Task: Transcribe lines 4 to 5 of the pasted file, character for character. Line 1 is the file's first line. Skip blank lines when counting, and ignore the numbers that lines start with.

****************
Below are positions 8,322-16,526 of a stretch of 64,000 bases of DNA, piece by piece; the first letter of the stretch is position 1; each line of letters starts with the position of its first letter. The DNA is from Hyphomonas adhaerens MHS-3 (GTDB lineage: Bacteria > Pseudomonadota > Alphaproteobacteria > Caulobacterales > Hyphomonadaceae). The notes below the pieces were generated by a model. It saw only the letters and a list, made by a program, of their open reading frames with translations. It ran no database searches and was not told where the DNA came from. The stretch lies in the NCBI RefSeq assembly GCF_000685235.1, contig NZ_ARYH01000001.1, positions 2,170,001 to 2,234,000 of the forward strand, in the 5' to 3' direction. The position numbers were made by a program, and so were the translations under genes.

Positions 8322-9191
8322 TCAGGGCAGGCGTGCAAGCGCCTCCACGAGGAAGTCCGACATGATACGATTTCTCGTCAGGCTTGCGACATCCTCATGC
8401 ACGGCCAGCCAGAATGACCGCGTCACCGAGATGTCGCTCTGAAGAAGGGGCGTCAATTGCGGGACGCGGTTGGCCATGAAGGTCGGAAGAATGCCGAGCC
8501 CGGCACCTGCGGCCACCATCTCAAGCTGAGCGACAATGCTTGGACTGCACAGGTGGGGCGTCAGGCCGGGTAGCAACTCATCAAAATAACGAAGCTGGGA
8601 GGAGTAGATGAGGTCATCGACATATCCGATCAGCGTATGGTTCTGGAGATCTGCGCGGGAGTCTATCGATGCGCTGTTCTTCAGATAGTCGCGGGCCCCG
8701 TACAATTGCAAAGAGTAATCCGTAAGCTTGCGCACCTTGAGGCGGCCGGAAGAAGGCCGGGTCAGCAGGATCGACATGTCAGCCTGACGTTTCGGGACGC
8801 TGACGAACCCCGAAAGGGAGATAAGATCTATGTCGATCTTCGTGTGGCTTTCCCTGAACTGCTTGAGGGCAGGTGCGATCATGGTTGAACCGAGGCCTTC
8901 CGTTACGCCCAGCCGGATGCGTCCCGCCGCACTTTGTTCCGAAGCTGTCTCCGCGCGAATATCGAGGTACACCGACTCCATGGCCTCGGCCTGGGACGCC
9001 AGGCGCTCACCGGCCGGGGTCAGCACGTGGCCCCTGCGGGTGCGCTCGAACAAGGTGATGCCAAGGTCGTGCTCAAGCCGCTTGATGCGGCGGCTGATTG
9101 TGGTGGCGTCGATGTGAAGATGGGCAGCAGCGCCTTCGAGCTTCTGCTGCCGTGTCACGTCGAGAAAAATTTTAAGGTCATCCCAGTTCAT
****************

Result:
8401 ACGGCCAGCCAGAATGACCGCGTCACCGAGATGTCGCTCTGAAGAAGGGGCGTCAATTGCGGGACGCGGTTGGCCATGAAGGTCGGAAGAATGCCGAGCC
8501 CGGCACCTGCGGCCACCATCTCAAGCTGAGCGACAATGCTTGGACTGCACAGGTGGGGCGTCAGGCCGGGTAGCAACTCATCAAAATAACGAAGCTGGGA